Is fast casual food healthier than fast food?

A growing number of restaurants seem to offer a better alternative to fast food. These restaurants, dubbed “fast casual,” include restaurants such as Schlotzsky’s Deli, Baja Fresh, Panera Bread and Au Bon Pain.

These places offer salads, soups and a variety of sandwiches, among other items. Because the food is rarely deep-fried, you might assume that almost any choice is a good one. While healthier choices are more plentiful at fast casual restaurants, calories, fat and sodium can still add up quickly, unless you’re savvy.

The half-size healthy option
Many of these restaurants sell fresh baked goods to project an upscale healthy image. But the words “fresh” and “multigrain” don’t mean that the products are whole-grain, which would be much more nutritious. Like regular fast food, most breads and bakery products are refined grain items.

Sandwiches, however, can come in half or full sizes. The half-size option offers an excellent way to control calories, because many of the full-size versions contain 600-900 calories, which is the same as a Big Mac and some fries. If half of a sandwich is too little food for you, order half of a salad or a cup of soup with it to strike a better nutritional balance in your meal and control calories. Some of the soups can provide the equivalent of one or two vegetable servings. Tomato-based soups, even with beans, contain only about 100 to 120 calories per serving.

The variety of salads at fast casual restaurants can be a great way to get more vegetables in your diet. The salads that contain chicken, cheese, or seafood can even make a complete meal. However, you need to select a full-size salad carefully to control calories, especially if you want a chunk of bread, half-sandwich, or soup, too. One way to reduce calories is to ask for a reduced-fat dressing or dressing on the side. A quarter cup of dressing adds 150 to 300 calories.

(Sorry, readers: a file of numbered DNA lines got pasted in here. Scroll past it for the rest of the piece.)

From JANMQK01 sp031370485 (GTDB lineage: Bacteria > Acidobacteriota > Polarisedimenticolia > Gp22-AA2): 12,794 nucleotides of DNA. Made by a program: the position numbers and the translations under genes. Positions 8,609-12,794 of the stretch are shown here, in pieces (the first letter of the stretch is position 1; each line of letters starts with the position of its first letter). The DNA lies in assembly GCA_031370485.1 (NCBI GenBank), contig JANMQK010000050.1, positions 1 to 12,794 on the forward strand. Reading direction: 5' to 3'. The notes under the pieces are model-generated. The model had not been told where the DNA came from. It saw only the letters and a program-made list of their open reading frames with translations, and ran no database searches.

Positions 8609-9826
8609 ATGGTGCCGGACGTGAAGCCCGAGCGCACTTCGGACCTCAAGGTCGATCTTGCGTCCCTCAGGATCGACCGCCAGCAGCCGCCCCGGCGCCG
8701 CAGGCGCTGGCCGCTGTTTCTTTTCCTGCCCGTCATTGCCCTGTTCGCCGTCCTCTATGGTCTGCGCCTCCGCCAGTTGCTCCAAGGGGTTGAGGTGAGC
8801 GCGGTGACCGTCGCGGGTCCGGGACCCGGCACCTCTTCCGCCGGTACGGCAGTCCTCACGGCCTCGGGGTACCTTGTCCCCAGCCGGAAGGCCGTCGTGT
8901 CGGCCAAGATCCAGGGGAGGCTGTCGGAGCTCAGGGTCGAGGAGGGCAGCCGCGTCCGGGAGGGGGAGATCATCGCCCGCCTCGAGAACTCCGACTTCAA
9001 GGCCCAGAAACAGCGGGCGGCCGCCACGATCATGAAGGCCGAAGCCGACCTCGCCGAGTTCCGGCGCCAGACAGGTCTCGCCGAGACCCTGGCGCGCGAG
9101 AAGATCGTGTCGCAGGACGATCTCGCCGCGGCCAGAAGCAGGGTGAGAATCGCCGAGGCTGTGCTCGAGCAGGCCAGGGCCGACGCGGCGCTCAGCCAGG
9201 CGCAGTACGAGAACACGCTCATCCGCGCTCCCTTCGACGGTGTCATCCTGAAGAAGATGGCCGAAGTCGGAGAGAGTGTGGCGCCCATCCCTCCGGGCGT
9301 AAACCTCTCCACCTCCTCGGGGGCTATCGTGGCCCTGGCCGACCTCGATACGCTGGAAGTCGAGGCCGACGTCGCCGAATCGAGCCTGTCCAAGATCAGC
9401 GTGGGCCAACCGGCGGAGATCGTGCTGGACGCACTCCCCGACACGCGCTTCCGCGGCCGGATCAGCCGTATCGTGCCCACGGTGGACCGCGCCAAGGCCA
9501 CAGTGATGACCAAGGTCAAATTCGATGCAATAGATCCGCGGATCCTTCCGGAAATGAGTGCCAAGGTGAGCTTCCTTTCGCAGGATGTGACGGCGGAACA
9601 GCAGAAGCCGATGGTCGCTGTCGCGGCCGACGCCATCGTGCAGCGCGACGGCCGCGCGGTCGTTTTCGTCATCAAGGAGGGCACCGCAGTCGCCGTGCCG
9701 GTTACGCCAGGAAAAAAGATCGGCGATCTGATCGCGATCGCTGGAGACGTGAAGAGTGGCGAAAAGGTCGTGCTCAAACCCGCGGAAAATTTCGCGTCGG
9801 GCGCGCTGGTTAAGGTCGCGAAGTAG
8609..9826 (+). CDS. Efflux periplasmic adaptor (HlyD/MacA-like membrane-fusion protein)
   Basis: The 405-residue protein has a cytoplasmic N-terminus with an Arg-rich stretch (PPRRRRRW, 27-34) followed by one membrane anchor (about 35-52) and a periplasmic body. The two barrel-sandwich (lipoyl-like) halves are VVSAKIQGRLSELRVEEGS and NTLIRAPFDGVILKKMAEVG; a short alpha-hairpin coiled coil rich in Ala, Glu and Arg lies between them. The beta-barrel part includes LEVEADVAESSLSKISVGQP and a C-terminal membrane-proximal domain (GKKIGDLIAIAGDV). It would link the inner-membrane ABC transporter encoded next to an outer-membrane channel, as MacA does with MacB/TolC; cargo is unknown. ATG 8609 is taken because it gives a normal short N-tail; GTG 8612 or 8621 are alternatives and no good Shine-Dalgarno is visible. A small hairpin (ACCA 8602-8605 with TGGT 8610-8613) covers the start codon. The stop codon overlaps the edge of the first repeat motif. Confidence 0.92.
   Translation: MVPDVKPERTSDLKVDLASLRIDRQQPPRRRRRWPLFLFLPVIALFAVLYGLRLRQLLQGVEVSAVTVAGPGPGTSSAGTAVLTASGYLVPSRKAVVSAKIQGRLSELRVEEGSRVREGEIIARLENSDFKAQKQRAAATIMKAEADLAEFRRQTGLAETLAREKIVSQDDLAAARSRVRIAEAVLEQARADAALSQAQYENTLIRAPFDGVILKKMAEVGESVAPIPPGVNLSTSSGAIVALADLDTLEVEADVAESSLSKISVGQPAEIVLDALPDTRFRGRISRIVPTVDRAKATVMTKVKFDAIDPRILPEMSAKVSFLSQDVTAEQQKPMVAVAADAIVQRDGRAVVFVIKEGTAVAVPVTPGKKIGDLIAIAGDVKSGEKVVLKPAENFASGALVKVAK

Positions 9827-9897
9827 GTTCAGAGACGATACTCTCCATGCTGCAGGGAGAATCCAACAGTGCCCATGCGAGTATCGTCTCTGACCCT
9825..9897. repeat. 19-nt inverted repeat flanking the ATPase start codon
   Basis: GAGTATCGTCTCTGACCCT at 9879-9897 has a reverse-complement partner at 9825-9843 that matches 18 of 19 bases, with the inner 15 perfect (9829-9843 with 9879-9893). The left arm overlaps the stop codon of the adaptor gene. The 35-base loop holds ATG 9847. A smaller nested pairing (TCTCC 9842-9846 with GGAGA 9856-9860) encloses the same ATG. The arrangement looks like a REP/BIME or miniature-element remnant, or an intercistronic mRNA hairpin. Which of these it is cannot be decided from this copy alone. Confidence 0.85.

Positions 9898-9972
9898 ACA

The big drawback: Sodium
Through smart choices, you can keep calories and fat in check at fast casual restaurants. Limiting excessive sodium, however, is a much tougher task. Fast casual or traditional fast food should be all right, if you seldom eat out and don’t have any type of medical problem that makes sodium control a daily priority. But salads can have 500 to 1,000 milligrams (mg) of sodium and soups 800 to 1,000 mg per serving. That’s almost a quarter to one-half of the recommended limit for a whole day. A full-size sandwich could have a whole day’s worth of sodium. The amount of sodium ranges from 1,000 to 2,500 mg. To restrict sodium, try a vinegar and oil dressing on your salad to cut 100 to 1,000 mg. You could also order a half-sandwich without cheese. Bypass soups, unless you check their nutrition information first to identify the best choices.

There are more eating out tips in the free brochure A Pocket Guide to Healthy Dining Out. Call the American Institute for Cancer Research at 1-800-843-8114, ext. 111, to request a copy.


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